Sunday, April 12, 2009

Why does a myopic person’s vision improve when she squeezes her eye lids to a narrow opening?

Enlace a entrada en español

One feature of myopic people is that when they look far away and see blurred, tey unconsciously learn that their vision improve when squeezing their eyelids to a narrow opening.

The reason why this happens is because when an eye is “focused”, the image of the point that it looks to, is equivalent to a clear point; but when the eye is “out of focus”, the image of the point is equivalent to a blur circle.

In order for you to understand better, I will explain the difference between “optical image” and “retinal image”. We should begin from two premises:

  • Optical image is formed by the optical system of the eye. It is always clear and it may or may not coincide with the image formed on the retina.

  • Retinal image is formed on the retina, so it may be blurred or clear.
    If the optical image is sharply focused on the retina, both images are one and the same; but if the optical image of a point object is not focused on the retina, the retinal image will be a blur circle.

The size of this blur circle depends on two factors: the distance of the optical image from the retina and the pupil size.
  • For a constant pupil size, the distance of the optical image from the retina (or the size of blur circle), is determined by the refractive error; the lesser the refractive error, the closer the image will from the retina, and therefore, the lesser the blur circle size will be.

  • In the other hand, for a given position of the optical image, if the pupil size varies (varying the brightness of the environment or squeezing the eye lids), the circle size varies too, so if the pupil size is smaller, the circle will be smaller too.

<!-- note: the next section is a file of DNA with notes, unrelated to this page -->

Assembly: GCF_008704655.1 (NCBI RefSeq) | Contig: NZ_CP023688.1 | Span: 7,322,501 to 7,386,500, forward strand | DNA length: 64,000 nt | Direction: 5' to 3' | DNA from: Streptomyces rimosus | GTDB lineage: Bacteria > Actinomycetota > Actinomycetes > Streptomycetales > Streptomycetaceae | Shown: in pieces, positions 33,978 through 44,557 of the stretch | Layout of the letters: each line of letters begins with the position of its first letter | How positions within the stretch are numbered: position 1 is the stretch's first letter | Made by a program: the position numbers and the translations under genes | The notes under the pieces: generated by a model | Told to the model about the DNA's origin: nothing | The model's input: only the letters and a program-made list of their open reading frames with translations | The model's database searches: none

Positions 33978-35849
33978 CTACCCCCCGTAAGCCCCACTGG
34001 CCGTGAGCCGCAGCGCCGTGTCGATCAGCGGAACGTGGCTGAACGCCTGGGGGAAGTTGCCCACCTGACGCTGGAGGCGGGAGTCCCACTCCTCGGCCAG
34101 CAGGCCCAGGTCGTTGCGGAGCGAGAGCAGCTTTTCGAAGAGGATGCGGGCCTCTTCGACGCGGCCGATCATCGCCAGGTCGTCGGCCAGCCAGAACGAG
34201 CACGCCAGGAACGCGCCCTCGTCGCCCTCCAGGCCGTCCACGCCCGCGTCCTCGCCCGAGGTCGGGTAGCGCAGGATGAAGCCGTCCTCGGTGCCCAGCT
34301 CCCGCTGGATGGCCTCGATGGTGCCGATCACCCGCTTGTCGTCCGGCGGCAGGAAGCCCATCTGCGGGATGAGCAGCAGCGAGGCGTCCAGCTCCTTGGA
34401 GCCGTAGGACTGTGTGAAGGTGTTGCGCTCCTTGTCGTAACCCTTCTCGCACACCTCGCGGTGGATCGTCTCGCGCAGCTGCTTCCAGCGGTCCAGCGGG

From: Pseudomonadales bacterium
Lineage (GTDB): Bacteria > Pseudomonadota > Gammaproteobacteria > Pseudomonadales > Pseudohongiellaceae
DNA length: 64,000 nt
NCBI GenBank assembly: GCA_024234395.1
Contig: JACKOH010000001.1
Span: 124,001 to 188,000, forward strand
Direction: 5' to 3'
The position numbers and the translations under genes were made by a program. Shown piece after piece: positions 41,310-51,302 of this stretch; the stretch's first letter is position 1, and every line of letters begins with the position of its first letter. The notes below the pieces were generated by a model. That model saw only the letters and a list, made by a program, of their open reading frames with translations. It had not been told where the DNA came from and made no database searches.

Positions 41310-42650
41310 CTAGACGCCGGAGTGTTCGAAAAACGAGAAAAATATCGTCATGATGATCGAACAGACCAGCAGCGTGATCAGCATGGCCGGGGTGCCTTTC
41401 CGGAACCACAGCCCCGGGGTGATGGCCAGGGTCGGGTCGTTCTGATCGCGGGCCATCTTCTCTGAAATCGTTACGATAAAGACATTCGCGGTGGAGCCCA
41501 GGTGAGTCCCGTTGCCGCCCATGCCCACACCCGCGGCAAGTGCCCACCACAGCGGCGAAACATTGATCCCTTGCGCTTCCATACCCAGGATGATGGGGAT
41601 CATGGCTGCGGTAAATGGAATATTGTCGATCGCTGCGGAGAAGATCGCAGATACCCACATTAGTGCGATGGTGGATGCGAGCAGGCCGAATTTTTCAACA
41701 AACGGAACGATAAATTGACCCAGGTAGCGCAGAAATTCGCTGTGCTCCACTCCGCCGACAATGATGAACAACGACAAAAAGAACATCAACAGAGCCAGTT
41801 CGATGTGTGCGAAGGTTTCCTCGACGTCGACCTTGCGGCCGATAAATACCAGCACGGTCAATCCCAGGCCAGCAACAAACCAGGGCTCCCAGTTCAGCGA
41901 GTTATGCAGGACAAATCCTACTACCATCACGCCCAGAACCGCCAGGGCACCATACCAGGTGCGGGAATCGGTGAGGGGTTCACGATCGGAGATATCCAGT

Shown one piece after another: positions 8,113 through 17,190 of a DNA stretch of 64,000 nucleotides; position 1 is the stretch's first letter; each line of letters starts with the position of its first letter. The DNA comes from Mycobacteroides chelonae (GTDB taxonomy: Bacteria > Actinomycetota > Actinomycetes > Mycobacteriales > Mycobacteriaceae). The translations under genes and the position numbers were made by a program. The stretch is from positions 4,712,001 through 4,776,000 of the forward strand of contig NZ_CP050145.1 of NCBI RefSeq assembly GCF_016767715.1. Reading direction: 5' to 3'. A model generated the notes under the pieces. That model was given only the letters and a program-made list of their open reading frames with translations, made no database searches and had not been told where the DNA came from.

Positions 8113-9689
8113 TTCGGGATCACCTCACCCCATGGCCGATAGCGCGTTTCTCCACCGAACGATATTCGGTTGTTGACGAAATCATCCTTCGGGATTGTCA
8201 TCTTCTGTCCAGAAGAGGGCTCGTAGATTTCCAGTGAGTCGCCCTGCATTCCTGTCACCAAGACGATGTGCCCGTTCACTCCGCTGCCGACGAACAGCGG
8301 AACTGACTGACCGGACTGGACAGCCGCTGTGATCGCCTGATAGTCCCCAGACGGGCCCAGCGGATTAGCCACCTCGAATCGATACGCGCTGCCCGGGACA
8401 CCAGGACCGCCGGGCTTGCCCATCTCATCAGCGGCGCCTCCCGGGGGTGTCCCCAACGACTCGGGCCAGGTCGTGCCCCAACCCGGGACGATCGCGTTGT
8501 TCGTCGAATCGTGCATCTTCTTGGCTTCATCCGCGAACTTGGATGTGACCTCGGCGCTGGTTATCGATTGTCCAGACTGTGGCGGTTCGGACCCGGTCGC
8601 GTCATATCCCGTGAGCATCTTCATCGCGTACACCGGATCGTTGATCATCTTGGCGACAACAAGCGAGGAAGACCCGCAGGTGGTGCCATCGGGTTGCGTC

So, when a myopic person squeezes her eyelids, she just reduces the quantity of light rays that get into her eyes, and with this, she achieves decreasing the size of the circle on the retina, causing a more clear image.

It is proved that for the Visual Acuity to be good, the pupil size must range between 2 and 5 mm: when it is smaller than 2 mm, the diffraction effects of the light tend to reduce Visual Acuity; whereas if it is bigger than 5 mm, spherical aberration is the factor may reduce it.

Therefore, in order to know whether a child has myopia, a test can be performed: the child covers one eye whereas with the other eye, she looks some letters far away from her, through a cardboard with a small hole of around 1 mm (it is like a homemade “pinhole”). If the child has myopia she will see better when looking through the hole (it is just as if she squeeze her eye lids to a narrow opening); if the child is emmetrope (not refractive error), she will not see any difference.

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